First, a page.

• Section 7 of Ontario’s Consumer Protection Act expressly exempts consumer contracts from mandatory arbitration, while British Columbia’s equivalent legislation has no such provision; and
  • Ontario’s Arbitration Act provides broader authority for courts to intervene in arbitration than British Columbia’s equivalent legislation, which provides courts with a very limited right of intervention.

In particular, Justice van Rensburg emphasized the importance of the legislative context in determining whether a mandatory arbitration clause will be enforced:

“Accepting the primacy of arbitration over judicial proceedings where the parties have a contractual agreement to arbitrate does not alter the Griffin analysis or the disposition of the present appeal. Rather, both Seidel and Griffin accept that arbitration agreements will generally be enforced, that any restriction of the parties’ freedom to arbitrate must be found in the legislation of the jurisdiction, and that the ability of the court to interfere with this freedom depends on the legislative context.”

Further, Justice van Rensburg rejected the argument that Seidel stands for the proposition that the substantive right to arbitrate must be given primacy over the procedural vehicle of class proceedings, acknowledging that the enforceability of arbitration clauses “cannot be determined in a legislative vacuum”.

Lastly, she found that the motions judge did not improperly conflate the issue of granting a stay with the preferable procedure analysis for certification, as Justice Conway’s decision was made on the basis that it would be unreasonable to separate the consumer and business customer claims.

Justice Blair’s concurring decision

While Justice Blair concurred with Justice van Rensburg in result, he noted that he did so “on a more restrictive basis”. He agreed that Griffin was not overtaken by Seidel and that Griffin is still binding, but expressed his reservations about Griffin’s correctness.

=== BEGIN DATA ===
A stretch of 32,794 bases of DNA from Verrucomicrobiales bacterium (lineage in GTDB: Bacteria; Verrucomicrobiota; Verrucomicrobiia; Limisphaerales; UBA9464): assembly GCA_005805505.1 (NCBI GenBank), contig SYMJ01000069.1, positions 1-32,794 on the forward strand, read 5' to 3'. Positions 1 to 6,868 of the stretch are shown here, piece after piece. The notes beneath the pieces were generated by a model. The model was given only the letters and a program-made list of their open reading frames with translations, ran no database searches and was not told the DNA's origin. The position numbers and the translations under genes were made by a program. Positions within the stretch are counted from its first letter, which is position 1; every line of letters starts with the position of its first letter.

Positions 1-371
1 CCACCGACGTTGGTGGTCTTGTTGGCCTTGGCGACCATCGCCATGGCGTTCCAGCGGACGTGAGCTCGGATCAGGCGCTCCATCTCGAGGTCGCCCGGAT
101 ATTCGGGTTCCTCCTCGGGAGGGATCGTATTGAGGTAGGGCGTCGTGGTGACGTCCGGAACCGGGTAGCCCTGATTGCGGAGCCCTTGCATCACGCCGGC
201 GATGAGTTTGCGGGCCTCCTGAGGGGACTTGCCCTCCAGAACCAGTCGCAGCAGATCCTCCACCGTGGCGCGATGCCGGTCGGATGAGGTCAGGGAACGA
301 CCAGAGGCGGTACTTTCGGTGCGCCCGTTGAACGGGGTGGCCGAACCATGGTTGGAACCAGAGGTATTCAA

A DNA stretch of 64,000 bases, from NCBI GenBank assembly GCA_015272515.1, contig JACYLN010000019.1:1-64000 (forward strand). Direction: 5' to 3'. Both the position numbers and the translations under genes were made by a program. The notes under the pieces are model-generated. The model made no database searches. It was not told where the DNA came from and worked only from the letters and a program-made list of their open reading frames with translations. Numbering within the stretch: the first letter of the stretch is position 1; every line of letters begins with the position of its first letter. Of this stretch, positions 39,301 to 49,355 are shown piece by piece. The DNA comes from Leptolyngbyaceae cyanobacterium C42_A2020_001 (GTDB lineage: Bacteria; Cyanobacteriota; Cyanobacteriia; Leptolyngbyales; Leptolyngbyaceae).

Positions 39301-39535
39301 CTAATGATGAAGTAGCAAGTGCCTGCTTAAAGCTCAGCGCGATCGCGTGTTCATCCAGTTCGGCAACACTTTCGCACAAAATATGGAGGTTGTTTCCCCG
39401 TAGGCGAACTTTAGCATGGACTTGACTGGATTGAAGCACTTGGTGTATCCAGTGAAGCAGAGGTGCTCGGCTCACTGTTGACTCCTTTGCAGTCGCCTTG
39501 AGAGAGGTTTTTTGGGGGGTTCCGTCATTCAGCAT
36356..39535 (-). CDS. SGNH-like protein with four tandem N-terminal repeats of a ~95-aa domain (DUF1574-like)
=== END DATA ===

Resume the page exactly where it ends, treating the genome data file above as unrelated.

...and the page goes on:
Notably, Justice Blair raised concerns that litigants might “sidestep” the substantive right to arbitrate by adding consumer claims – which cannot be stayed in favour of arbitration, by virtue of Ontario’s Consumer Protection Act – to non-consumer claims, and then bundling those claims under the mantle of a class action. He noted that the court in Griffin did not address this concern.

Takeaways

The commentary contained in Justice Blair’s concurring decision suggests that there may be need for further guidance from the courts on the interplay between arbitration clauses and class actions in certain contexts, particularly where the proposed proceedings involve non-consumer claims. Nevertheless, the ruling suggests that the Canadian courts continue to adopt a restrictive approach to mandatory arbitration clauses in the context of class proceedings.

This decision arguably raises a number of broader policy considerations related to the interplay between consumer and non-consumer claims, as well as to the interaction between ss. 7(1) and 7(5) of the Arbitration Act (i.e., the mandatory stay and partial stay provisions, respectively).

As we have previously written, the Canadian courts’ interpretation of provincial consumer protection laws as evidencing legislative intent to permit consumer class actions despite the presence of mandatory arbitration provisions stands at odds with the approach adopted by the U.S. courts to date. Notably, the U.S. courts have typically favoured enforcement of arbitration clauses in consumer contracts, with the effect of often precluding consumer class actions. For example, the New York Times reported that, in 2014, class action waivers were upheld in approximately 83 percent of U.S. cases.